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Ditchin' Religion

The Freedom from Religion Foundation, a group of atheists, agnostics and freethinkers, recently kicked off an interesting advertising campaign in metro Detroit — and I, for one, am hoping people pay attention.

Forgive me for saying this, but, as much as I love this town, we put too much faith in these ministers, their big churches and the feel-good rhetoric they sell on Sundays. (And yes, I do mean "sell.") Personally, I stopped believing in the supernatural long ago — the Lions' minor miracle notwithstanding — but this isn't about personal philosophy. Indeed, were it just that, I wouldn't see nearly as much need for the billboard campaign.

But in Detroit, we often pride ourselves on our narrow-minded and overzealous embrace of religious dogma. We let religion deter us from common-sense decisions, such as teaching our children science instead of creationist nonsense or truly respecting the separation of church and state. We too easily give a pass to anyone who hides behind the language of Christianity or Islam, and ne'er-do-well political and business hucksters who know this too often play us like fools for it.

For instance, when former mayor Kwame Kilpatrick finally decided Detroiters deserved to hear him publicly discuss the sex-and-perjury allegations against him, he didn't speak from the mayor's office. Instead, he holed up in a church, just him, his wife and a lone TV camera, and spoke unchallenged about his desire for voters' forgiveness. Even through the subsequent efforts to oust him, he was constantly seeking cover behind assorted "ministerial alliances" to provide him with the veneer of respectability. And too often, the preachers were more than willing to give him that cover if it meant greater political access.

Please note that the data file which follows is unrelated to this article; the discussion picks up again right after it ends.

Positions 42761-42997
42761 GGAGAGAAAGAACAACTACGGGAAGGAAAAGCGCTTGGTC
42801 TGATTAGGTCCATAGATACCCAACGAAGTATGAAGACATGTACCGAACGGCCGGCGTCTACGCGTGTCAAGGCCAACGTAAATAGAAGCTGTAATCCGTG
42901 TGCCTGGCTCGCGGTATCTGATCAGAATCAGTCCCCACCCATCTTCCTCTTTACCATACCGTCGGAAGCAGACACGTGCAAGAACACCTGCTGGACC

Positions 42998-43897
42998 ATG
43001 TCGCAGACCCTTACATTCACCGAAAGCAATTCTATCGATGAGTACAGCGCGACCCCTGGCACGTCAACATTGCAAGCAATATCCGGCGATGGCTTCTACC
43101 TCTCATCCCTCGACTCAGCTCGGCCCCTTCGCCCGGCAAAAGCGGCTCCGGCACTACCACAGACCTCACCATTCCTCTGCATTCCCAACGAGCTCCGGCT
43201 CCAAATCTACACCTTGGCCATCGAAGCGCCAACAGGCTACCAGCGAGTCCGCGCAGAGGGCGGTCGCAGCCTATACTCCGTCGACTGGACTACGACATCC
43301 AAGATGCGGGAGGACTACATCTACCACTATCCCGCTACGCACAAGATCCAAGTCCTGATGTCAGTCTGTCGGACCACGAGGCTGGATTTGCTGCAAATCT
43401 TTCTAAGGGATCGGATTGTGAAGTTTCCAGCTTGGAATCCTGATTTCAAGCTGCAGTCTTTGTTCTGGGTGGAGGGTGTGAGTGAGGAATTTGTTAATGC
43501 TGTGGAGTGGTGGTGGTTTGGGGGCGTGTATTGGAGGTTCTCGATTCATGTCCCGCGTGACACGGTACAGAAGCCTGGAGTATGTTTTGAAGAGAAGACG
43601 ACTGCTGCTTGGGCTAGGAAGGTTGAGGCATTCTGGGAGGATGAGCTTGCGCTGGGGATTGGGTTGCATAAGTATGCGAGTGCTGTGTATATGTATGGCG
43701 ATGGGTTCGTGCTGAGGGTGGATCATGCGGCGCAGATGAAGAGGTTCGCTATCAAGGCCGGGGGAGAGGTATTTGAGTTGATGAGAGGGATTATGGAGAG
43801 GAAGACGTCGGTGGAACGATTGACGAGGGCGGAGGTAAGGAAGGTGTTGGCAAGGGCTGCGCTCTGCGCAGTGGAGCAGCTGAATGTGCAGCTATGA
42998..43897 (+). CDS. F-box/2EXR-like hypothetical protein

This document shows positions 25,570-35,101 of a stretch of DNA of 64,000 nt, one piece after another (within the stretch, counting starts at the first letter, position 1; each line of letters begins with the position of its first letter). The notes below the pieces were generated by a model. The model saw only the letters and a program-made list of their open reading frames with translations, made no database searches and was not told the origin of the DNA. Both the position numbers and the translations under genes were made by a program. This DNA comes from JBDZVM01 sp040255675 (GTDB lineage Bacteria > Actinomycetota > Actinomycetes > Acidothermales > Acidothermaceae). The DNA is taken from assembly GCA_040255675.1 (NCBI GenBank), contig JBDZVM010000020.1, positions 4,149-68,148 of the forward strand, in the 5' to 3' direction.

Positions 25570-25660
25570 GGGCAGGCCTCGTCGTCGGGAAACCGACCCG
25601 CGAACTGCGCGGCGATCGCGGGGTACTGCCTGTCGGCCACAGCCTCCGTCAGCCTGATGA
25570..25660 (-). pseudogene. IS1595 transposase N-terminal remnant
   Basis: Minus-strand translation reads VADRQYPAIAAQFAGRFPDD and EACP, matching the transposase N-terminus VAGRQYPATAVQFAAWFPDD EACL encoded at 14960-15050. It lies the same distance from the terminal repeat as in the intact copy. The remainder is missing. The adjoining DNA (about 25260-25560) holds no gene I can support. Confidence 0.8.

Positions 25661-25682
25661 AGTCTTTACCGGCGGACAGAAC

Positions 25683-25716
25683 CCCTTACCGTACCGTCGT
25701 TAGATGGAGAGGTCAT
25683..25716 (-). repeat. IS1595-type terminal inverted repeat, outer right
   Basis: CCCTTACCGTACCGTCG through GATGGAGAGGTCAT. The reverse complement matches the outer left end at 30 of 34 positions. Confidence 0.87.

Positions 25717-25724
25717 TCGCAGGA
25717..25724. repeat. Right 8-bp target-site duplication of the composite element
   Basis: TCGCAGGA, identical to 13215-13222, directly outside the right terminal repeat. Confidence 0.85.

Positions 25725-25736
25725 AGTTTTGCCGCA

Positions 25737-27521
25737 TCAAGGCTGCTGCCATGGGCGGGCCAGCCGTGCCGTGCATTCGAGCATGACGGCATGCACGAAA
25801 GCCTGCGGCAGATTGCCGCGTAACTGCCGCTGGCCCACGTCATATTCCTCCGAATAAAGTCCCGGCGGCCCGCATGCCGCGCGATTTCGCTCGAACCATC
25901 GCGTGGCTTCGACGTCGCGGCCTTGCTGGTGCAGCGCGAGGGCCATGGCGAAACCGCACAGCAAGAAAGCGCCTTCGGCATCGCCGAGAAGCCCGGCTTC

You can't walk two city blocks here without passing somebody's church, most of them open just long enough for Sunday services, choir rehearsals and the occasional gospel brunch. (As as kid, I used to hear even church-goers compare the many churches in town to the many liquor stores and wonder aloud what good either really did for us.) Meanwhile, in almost every neighborhood where these churches abound and thrive, the rest of community continues to crumble.

I don't blame the churches for the structural problems in Detroit, of course. But I can't help but wonder how much better our communities could be if we put even half the energy that we invest in keeping these pastors well-heeled into our public schools, politics, finances or businesses. Like the people behind the billboard campaign, I can't help but imagine a Detroit without the false faith.

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